FARNBOROUGH, England—As the Air Force moves toward an even
more connected force that utilizes open architecture systems, artificial
intelligence, and machine-to-machine learning, it must also change the way it
acquires and develops those systems to ensure they are protected.
“Cyber is something you worry about every day if you do
acquisition because software is in nearly everything,” Will Roper, assistant
secretary of the Air Force for acquisition, technology, and logistics, told
reporters Tuesday at the Farnborough International Air Show. “It’s embedded in
things that 10 years ago did not have software.”
Aircraft today have many touch points where malware can be
introduced, from the diagnostic systems used by maintainers to the smart bombs
hanging off the wings to the data links that enable pilots to talk to each
other in the air. Pilots wear helmets that pull in data from highly sophisticated
sensors to give them better situational awareness, and in many cases even their
flight bags are now digital.
But all that technology can also pose grave risks to the
Roper said most of the conversations he’s had here at
Farnborough have centered around networking, saying DOD has a lot to learn from
industry on how it can improve software development—one of his top priorities.
While industry regularly looks inside its software for
things that are unusual or seem out of place, the Defense Department has
traditionally opted to build a perimeter to keep cyber attackers out, assuming
that anyone operating inside the network had already cleared security.
“That’s probably not the right way to build a cyber
defense,” said Roper. He compared it to the many once-grand castles throughout
Europe that were burned to the ground, noting how the mote that once surrounded
them proved to be a pretty poor defense.
The 2016 National Defense Authorization Act required the
Defense Department to conduct a vulnerability assessment on all of its weapons
systems by 2019. Kevin Fahey, assistant Secretary of Defense for Acquisition,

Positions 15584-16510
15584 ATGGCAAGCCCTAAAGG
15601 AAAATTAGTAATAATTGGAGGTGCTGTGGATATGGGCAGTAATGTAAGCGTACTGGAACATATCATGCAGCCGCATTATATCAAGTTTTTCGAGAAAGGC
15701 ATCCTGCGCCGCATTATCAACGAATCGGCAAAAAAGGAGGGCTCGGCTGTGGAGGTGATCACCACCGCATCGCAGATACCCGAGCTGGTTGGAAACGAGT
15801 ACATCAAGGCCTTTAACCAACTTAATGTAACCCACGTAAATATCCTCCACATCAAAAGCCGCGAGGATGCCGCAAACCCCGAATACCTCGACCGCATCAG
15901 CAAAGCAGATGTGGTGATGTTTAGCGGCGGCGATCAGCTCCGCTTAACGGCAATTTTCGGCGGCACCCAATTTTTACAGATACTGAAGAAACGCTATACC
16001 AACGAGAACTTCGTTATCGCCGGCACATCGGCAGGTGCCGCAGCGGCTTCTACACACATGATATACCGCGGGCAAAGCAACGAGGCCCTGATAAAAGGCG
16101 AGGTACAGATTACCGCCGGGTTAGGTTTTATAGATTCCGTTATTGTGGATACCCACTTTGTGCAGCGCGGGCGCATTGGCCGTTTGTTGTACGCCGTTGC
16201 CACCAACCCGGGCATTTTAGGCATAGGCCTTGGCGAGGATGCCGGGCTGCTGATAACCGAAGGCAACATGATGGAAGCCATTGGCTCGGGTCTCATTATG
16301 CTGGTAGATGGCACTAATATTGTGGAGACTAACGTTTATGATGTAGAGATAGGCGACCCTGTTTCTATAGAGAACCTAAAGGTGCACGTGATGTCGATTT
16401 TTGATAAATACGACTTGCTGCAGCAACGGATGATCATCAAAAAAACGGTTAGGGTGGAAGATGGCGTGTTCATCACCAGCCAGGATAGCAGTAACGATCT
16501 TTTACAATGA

told reporters on Monday those assessments will let DOD know where it should be
spending money, and though he said the department is on track to meet its goal,
he noted the work will never quite be complete. “It will be ongoing,” he said.
Fahey said there is a “concerted effort” across the
department to incorporate cyber security into acquisition programs from the
very beginning. “We’re calling it, ‘delivered uncompromised,’” he said.
Eric Chewning, the deputy assistant secretary of defense,
said DOD is still working on a timeline for the delivered uncompromised
initiative, though he said industry has requested—and DOD plans to
provide—regular red teaming exercises to ensure industry is included in the
process and there are no security gaps.
At its chalet at the air show, Raytheon had a fairly large
cyber dome. Once inside you were transported into an intricate, 3D cyber world
that took the viewer inside the anatomy of a hack, providing a first-hand look
at what could happen if an aircraft, or military network, was attacked.
“Everything is connected, everything is vulnerable,” cautioned one of the videos playing in the dome. That’s why the company, which is most
known for its missiles, has made cyber security a “major focus” area.
“We deal with high-consequence mission operations and
everything that goes with that,” said Todd Probert, Raytheon’s vice president
of mission support modernization. He said the company has “tools we don’t
regularly talk about that” that will help its customers “close off
Raytheon also has a 31,000 square-foot cyber center located
in northern Virginia, just outside Washington, D.C., where it researches
vulnerabilities of platforms, systems, and software. Inside that center it also
conducts training exercises for “folks working inside” air operations centers,
said Michael Daly, Raytheon’s chief technology officer for cyber.
As Roper mentioned, many of Raytheon’s cyber security
capabilities look inside the system and try to understand what’s normal and
then flag what is not.
Cybersecurity is “never done. It’s constantly changing,”
said Probert, who noted that Raytheon has “deployed numerous systems … across
all manners of aviation platforms,” included fixed and rotary aircraft across all
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